En español | From age 50 on, it’s not unusual to have occasional trouble finding the right word or remembering where you put things.
But persistent difficulty with memory, cognition and ability to perform everyday tasks might be signs that something more serious is happening to a loved one’s brain.
Dementia isn’t actually a disease, according to the Mayo Clinic. It’s a catch-all term for changes in the brain that cause a loss of functioning that interferes with daily life.
Dementia can diminish focus, the ability to pay attention, language skills, problem-solving and visual perception. It also can make it difficult for a person to control his or her emotions and lead to personality changes.
About 1 in 11 Americans age 65 and older are living with the condition, according to a 2017 study published in the journal JAMA Internal Medicine. A range of brain illnesses or injuries can lead to dementia, with Alzheimer’s disease accounting for 60 to 80 percent of cases.
Diseases that cause dementia
These conditions are the leading causes of dementia. Many patients have mixed dementia, a combination of two or more types, such as Alzheimer’s and vascular dementia.
Alzheimer’s disease. Alzheimer’s is characterized by amyloid plaques and tangled fibers in the brain and by a loss of connections between nerve cells. Damage initially appears in the hippocampus, an area of the brain involved in memory formation, and gradually spreads.
Vascular dementia. The second most common type of dementia is caused from damage to the vessels that supply blood to the brain. It tends to affect focus, organization, problem-solving and speed of thinking more noticeably than memory.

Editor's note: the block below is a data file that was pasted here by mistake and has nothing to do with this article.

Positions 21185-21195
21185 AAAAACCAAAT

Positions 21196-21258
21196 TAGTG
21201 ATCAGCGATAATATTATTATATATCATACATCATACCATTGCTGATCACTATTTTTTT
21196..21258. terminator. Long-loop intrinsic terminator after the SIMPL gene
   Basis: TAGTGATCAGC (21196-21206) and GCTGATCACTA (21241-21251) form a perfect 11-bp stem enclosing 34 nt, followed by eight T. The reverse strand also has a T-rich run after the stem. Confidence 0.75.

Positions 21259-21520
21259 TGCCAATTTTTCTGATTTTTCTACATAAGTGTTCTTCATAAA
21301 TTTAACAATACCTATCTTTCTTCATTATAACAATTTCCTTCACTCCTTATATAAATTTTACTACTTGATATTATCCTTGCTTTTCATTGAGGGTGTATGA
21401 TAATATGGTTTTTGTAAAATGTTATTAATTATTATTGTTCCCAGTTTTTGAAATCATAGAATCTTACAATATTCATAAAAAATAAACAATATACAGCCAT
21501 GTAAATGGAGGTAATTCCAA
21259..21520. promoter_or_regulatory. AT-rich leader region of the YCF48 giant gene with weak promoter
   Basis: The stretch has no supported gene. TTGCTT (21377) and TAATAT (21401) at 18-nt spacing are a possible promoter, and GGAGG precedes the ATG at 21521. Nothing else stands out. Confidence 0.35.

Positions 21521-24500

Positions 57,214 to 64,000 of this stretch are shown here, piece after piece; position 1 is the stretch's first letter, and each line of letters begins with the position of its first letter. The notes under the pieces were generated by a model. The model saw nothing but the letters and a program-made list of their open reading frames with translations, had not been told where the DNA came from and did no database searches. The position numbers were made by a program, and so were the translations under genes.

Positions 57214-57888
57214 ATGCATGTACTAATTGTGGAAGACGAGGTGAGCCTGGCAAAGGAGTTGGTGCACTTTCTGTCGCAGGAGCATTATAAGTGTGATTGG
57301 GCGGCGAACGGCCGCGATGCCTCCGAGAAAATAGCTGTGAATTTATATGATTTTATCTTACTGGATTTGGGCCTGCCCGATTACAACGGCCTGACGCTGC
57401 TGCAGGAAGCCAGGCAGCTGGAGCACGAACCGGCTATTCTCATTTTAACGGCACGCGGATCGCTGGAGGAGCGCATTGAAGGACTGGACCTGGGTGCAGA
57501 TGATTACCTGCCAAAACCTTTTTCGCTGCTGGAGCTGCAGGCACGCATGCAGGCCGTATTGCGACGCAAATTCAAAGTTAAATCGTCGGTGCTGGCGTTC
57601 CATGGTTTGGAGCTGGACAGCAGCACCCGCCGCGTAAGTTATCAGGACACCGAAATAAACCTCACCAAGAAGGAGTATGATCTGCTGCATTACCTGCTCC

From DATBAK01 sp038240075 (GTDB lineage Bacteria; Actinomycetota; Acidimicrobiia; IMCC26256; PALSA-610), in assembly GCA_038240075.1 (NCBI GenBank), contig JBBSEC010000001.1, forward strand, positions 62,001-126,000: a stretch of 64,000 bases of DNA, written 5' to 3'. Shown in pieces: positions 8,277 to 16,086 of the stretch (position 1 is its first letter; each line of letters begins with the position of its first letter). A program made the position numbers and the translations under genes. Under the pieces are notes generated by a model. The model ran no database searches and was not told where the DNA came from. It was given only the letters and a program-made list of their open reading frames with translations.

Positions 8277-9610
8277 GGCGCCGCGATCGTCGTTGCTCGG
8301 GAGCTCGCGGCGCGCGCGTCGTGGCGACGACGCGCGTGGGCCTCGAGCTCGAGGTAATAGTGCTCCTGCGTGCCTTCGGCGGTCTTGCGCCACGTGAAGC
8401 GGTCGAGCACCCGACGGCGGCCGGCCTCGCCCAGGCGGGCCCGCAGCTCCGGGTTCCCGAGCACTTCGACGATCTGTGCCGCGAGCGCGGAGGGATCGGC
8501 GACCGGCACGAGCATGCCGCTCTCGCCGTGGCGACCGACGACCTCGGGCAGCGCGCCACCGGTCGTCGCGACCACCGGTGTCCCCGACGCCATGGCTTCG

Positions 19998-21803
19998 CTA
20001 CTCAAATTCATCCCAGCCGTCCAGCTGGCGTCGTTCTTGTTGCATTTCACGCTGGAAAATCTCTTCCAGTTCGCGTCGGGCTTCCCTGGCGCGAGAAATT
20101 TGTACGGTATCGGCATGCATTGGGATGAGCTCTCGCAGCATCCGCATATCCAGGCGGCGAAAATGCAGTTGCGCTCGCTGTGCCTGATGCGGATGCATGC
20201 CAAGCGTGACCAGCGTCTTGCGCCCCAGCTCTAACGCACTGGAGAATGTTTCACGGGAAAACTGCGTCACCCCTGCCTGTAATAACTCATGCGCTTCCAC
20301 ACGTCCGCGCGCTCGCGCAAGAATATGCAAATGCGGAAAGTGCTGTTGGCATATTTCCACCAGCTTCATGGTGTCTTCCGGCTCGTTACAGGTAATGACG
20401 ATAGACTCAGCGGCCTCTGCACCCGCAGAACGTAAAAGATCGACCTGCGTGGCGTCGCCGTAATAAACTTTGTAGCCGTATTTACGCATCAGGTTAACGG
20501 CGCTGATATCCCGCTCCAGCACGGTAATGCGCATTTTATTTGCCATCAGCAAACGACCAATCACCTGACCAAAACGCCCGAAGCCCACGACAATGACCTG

Lewy body dementia. Abnormal protein deposits in the brain, called Lewy bodies, affect brain chemistry and lead to problems with behavior, mood, movement and thinking.
Frontotemporal disorders. Degenerative damage to the brain’s frontal and temporal lobes is the most common cause of dementia in people age 65 and younger. Symptoms might include apathy; difficulty communicating, walking or working; emotional changes; and impulsive or inappropriate behaviors.
Sources: National Institute on Aging, Mayo Clinic
A loved one showing symptoms of dementia needs to see a medical expert who can conduct tests and come up with a diagnosis. If a loved one has dementia, you’ll want to plan how you will manage that care, especially as the condition progresses.
But it’s also important to rule out other medical conditions with dementia-like symptoms that may disappear with treatment such as infections and side effects of medications.
What to watch for
Here are some of the warning signs identified by dementia experts and mental health organizations:
• Difficulty with everyday tasks. Everyone makes mistakes, but people with dementia may find it increasingly difficult to do things like keep track of monthly bills or follow a recipe while cooking, the Alzheimer’s Association says.
They also may find it hard to concentrate on tasks, take much longer to do them or have trouble finishing them.
• Repetition. Asking a question, hearing the answer and then repeating the same question 15 minutes later, or telling the same story about a recent event multiple times, are causes for concern, internist and geriatric specialist Jason Karlawish, a professor of medicine at the University of Pennsylvania, noted in a 2018 article for AARP.